Dockrey: I’ve been in a network of one sort or the other since about 2000. Oftentimes, a collective of people in a network will establish a policy agenda, and what it creates is a framework. These are frameworks that we can use as advocates in many avenues, whether we’re in the local community, the national community or in the global community.
Vreeland: One question I would ask is: What’s the alternative to networks? If you look at people with HIV in the United States today, the vast majority are not getting involved.
Serrano: Most don’t want to be the face of HIV/AIDS. A lot say, “It’s great what you do, but I don’t want to do that. I don’t want to be identified as HIV positive—the only time I want to remember that I’m HIV positive is when I’m with the doctors or take my medication.” Most HIV-positive people think like that, and I can’t blame them.
Suttle: There’s a danger in not connecting to a network. I’m not saying people need to be a face on anything. But if you’re not connected in any kind of way, whether it’s for treatment or for whatever reason, then you might be less informed about laws and policies that can impact your life. If you’re not aware of these things, you could find yourself either not having access to care or facing prosecution [for nondisclosure].
Serrano: But I’ve experienced stigma among HIV-positive people. Sometimes I didn’t want to go into a group that’s full of perinatally infected youth, because I was infected behaviorally, so they acted a certain way toward me. I felt that stigma, like, “You had a choice, we didn’t.” Having that said to me by my peers, it hurt. There are separate clinics for perinatally infected youth and behaviorally infected youth, because they don’t want to be among each other. Separate networks are already happening, and people are feeling this tension.
Dockrey: I am glad you raised that, because it underlines the fact that there is still a lot of work for us to do. Oftentimes, in the United States or in Canada, there’s a feeling that we have medication now, we’re living longer, everything is grand. But there are still lots of issues around stigma and access that still need to be addressed. I’m old. My issues are not the issues of young people who are just coming in, but we can share our experiences—and where better to do it than in networks?
Sprague: And to hold ourselves accountable for when we are not making people living with HIV welcome.
Spieldenner: Sometimes when we’ve lived with HIV for a while, we can’t hear some of [our own shortcomings]. For instance, I was working with a group of 40- to 50-year-old men in Fort Lauderdale, and they wanted to work with gay youth; they were insistent that gay youth was the priority. They had set up this conversation where if you were a gay man in your 40s or 50s who became positive, you should’ve known better.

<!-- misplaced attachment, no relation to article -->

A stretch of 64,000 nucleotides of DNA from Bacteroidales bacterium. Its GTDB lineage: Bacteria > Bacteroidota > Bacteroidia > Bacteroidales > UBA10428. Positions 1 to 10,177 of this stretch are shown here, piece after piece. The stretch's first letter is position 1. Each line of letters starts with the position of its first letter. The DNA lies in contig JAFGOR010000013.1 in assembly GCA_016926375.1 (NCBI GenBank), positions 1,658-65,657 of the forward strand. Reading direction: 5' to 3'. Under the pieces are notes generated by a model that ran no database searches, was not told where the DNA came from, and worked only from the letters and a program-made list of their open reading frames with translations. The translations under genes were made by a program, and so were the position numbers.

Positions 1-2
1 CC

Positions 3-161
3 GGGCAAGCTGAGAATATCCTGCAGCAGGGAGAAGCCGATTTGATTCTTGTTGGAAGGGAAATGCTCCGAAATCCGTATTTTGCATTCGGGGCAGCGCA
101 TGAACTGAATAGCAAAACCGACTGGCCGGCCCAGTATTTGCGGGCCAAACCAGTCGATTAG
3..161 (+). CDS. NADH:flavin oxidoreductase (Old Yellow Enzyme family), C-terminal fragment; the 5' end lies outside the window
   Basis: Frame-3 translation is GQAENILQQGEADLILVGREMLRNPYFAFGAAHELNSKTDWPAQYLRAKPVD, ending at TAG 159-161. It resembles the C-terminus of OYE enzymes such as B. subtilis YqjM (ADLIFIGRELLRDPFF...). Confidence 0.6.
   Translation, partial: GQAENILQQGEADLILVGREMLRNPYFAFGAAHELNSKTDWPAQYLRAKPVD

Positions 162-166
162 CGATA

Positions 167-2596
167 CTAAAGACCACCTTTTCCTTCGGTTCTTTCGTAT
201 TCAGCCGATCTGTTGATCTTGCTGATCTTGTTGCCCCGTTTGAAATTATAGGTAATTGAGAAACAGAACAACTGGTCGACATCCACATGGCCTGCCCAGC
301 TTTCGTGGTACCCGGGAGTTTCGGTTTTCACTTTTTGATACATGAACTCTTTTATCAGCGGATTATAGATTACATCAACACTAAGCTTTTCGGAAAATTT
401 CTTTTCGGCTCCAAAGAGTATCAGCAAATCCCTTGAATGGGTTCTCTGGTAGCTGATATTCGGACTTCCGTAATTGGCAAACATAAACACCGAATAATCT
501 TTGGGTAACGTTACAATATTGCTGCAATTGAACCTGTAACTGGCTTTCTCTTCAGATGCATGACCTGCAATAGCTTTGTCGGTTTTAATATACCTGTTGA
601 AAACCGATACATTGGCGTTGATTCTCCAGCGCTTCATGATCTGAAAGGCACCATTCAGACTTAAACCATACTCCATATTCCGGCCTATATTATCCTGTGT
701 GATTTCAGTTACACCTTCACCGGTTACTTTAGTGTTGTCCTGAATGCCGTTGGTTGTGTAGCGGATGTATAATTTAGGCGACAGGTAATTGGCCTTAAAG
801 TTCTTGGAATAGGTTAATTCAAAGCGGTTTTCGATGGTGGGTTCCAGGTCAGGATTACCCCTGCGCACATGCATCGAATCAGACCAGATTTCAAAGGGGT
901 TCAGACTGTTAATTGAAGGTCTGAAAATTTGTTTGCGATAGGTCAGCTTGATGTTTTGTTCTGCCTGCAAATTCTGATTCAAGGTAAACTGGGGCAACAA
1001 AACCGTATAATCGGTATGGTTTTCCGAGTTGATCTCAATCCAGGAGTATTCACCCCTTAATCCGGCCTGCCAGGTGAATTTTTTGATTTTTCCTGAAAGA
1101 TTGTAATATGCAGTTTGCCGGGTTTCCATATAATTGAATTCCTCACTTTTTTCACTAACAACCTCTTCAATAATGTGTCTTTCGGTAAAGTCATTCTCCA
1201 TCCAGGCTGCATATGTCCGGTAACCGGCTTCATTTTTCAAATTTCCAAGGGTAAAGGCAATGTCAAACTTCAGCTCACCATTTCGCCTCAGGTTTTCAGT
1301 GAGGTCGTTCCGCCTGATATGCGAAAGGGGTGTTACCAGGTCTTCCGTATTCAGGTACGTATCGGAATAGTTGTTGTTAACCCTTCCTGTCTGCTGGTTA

Haught: I was shocked the first time I heard that long-term survivors were blaming the newly diagnosed. In education work, in schools or in colleges, nobody’s talking about HIV anymore. Since HIV is part of long-term survivors’ entire lives, many just automatically assume that everybody else knows about it. We’re losing another generation, which really worries me.
Spieldenner: Our networks have to be large enough for us all to have those conversations. So even if we feel like, “You are dumb,” there should be a space for that “dumb” voice, just so the other people know that their voices matter too.
Vreeland: The network is a resource. Are you doing a good job? Who is going to know better than the young person you’re teaching, or the person who’s newly diagnosed? Those are the people you should be speaking with. And don’t be scared of it.
Haught: The community has changed so much. We are living longer, and the long-term survivors can mentor the newly diagnosed, but at the same time, long-term survivors can learn from the newly diagnosed. Everybody has a story.
Sprague: Why does it matter for people living with HIV that our networks are at decision-making tables?
Dockrey: I train advocates, and I tell them: “Before a regulation hits you at the clinic level, a decision has been made, and by the time it hits you, it’s too late.” We have to understand the structure of government. We are at every level of the decision making, and we have a right to be there as citizens. Networks help us pinpoint whatever issues are relevant. It’s important for the outside world to know that HIV is still here, it is still devastating, people are still dying. Who better to help our community than us? We need to be out there; we need to be examples.